Coaching

Taking images at the Hockey World Cup

By Umpire Cam

As much as the mobile phone manufacturers tell us about the wonders of the camera in their newest models, they will have their limitations.  

Phone cameras are definitely improving rapidly and are excellent for taking certain types of image: such as; selfies, group photos of friends, or wide ‘atmospheric’ views of the wonderful hockey venue.  But if you are hoping to get an action shot of a player, with water splash frozen in it’s movement as the ball is passed, I wish you the best of luck.

Take a look at the photo above, you can see that the player is close to being half way across the pitch.  If you try ‘zooming in’ to the same kind of distance with your mobile phone it will be likely that the results will be very pixelated.  This is where my ‘be realistic’ tip may be most obvious?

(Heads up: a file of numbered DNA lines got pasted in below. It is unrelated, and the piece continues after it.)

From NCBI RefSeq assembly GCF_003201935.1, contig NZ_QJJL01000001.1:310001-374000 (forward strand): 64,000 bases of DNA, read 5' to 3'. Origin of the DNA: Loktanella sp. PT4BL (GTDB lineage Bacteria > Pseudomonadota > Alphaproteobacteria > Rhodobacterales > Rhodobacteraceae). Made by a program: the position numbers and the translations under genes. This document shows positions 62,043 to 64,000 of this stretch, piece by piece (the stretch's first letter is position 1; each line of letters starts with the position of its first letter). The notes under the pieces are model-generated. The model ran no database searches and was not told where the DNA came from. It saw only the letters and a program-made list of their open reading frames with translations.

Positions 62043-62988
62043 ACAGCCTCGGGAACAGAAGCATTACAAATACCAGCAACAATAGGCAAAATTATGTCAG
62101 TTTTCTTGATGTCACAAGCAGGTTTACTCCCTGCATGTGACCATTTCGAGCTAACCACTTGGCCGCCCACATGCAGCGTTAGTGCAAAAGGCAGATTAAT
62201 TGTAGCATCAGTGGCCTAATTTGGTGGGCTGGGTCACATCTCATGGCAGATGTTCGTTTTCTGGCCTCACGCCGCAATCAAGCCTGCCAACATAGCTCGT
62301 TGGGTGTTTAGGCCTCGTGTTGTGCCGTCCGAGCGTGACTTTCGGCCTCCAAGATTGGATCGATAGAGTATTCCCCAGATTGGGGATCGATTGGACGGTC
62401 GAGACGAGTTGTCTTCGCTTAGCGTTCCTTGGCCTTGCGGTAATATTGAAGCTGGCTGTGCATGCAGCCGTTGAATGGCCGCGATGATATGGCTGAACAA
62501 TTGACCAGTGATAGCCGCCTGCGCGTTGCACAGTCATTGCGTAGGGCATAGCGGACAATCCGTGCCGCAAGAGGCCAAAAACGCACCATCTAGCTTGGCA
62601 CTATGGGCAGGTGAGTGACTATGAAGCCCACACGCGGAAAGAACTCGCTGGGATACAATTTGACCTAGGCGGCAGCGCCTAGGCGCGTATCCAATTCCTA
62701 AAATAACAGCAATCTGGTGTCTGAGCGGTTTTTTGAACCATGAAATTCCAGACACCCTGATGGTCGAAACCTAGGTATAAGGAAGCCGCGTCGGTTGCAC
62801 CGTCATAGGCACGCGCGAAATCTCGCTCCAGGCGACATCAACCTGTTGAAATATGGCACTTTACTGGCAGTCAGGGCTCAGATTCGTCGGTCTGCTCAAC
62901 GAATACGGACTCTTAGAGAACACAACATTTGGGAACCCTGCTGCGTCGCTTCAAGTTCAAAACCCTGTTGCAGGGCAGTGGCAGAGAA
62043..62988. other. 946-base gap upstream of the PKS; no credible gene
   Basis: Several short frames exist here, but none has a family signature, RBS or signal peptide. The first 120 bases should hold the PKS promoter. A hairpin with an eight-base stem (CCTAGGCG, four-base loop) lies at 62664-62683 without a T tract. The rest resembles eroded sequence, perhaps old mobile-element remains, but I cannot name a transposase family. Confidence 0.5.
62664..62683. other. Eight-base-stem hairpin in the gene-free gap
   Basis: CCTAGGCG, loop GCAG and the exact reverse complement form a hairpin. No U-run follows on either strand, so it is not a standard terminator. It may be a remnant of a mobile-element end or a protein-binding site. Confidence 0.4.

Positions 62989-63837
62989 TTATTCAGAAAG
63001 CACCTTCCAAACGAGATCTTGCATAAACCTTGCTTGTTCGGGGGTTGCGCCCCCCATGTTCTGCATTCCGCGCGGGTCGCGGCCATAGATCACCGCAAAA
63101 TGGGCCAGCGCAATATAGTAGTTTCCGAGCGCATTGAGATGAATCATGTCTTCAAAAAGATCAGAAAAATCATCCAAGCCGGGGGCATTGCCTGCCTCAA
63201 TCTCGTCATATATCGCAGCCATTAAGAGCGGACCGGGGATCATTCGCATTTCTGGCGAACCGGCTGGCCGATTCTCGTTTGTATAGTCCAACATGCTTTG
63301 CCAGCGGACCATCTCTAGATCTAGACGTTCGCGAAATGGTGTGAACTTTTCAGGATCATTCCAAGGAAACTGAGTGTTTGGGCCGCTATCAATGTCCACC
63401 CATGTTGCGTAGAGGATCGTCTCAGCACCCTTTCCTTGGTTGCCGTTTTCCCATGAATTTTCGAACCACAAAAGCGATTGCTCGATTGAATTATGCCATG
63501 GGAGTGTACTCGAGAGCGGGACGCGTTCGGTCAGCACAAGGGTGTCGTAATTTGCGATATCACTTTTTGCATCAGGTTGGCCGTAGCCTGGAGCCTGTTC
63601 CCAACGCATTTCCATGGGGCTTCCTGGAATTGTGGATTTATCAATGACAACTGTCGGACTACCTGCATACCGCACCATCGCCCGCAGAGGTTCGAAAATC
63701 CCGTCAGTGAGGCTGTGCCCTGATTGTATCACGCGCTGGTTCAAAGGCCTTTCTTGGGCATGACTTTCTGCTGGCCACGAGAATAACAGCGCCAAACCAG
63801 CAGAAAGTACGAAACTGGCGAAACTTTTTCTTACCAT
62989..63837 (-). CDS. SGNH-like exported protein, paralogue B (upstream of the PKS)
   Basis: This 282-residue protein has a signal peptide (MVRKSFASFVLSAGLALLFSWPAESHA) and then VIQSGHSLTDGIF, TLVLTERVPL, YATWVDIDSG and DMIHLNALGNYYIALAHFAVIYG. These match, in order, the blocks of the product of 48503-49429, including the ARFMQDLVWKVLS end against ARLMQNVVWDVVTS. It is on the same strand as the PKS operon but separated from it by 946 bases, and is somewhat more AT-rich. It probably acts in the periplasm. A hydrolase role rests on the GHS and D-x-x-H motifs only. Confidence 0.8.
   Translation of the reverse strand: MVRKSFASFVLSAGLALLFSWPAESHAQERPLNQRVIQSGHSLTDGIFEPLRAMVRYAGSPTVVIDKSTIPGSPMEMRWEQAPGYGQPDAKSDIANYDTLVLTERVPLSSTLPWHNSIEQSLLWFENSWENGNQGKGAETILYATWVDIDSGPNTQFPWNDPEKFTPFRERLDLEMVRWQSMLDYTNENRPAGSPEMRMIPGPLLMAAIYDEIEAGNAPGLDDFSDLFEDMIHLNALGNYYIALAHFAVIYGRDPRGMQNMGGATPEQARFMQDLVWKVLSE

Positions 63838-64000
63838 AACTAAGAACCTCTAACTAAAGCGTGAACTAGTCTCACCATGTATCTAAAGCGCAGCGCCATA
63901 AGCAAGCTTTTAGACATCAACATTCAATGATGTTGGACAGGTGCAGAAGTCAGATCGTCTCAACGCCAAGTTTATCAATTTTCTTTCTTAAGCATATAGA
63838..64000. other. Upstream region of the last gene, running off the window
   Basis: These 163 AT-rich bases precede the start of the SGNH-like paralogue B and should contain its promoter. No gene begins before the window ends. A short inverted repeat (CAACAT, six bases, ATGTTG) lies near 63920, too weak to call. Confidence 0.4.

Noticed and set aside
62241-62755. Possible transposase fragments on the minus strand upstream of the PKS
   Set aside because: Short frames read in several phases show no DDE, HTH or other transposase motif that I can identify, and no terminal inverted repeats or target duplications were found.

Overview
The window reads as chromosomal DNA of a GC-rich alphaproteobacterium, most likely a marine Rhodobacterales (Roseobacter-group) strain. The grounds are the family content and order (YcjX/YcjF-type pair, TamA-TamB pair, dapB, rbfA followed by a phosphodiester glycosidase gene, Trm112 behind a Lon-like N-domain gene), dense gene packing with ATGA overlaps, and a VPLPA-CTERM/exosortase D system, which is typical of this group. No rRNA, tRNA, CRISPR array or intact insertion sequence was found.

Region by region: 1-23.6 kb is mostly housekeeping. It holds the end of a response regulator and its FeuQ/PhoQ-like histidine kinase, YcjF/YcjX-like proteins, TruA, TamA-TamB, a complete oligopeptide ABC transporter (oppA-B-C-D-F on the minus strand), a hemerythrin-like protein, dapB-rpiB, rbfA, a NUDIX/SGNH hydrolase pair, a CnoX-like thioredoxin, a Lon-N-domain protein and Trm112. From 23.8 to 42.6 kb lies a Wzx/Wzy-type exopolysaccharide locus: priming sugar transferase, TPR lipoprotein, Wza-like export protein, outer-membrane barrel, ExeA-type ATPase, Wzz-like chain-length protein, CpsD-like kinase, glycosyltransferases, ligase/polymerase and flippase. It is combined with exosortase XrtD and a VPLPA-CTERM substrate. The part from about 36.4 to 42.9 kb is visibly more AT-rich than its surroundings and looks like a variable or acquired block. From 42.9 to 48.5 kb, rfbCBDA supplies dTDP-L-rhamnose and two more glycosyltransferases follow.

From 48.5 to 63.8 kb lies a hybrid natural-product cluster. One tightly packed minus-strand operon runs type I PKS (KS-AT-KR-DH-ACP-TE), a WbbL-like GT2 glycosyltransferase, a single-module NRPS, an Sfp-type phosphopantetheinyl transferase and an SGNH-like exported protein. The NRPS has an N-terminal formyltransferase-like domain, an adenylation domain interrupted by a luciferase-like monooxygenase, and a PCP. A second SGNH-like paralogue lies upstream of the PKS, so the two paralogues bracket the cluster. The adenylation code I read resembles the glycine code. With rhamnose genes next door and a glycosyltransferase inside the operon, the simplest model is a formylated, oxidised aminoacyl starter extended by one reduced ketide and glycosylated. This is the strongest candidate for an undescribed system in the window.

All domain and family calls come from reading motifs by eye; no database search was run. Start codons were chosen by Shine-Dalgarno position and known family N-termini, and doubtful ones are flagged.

But what this image does show is another aspect to work on, with pictures of most types, and that is the 2/3rd formula.  In this case, the player’s eyes are in focus and approximately 1/3rd down from the top of the picture. Try this with your ‘selfies’ and group photos and see what you think of your results.

For those of you that are using more complex/dedicated cameras, such as a DSLR/SLR, you may be able to push the boundaries of what you can shoot effectively, but there are still likely to be limitations.  

There are reasons that the professional photographers use the equipment that they do. Many will be using something like a 400mm lens, attached to a high spec camera body and a steadying monopod, to give themselves the best chance of a sharp image of the hockey action.  If you are thinking about ‘settings’, it will be; an aperture of around f4, shutter speed above 1000th of a second.

If those kind of technical aspects are outside of your camera kit capabilities, have a go at taking images when players are more stationary or closer to you.  You never know…

The Hockey Paper’s World Cup coverage is supported by St. Bert’s Clothing – SUMMER SALE

 

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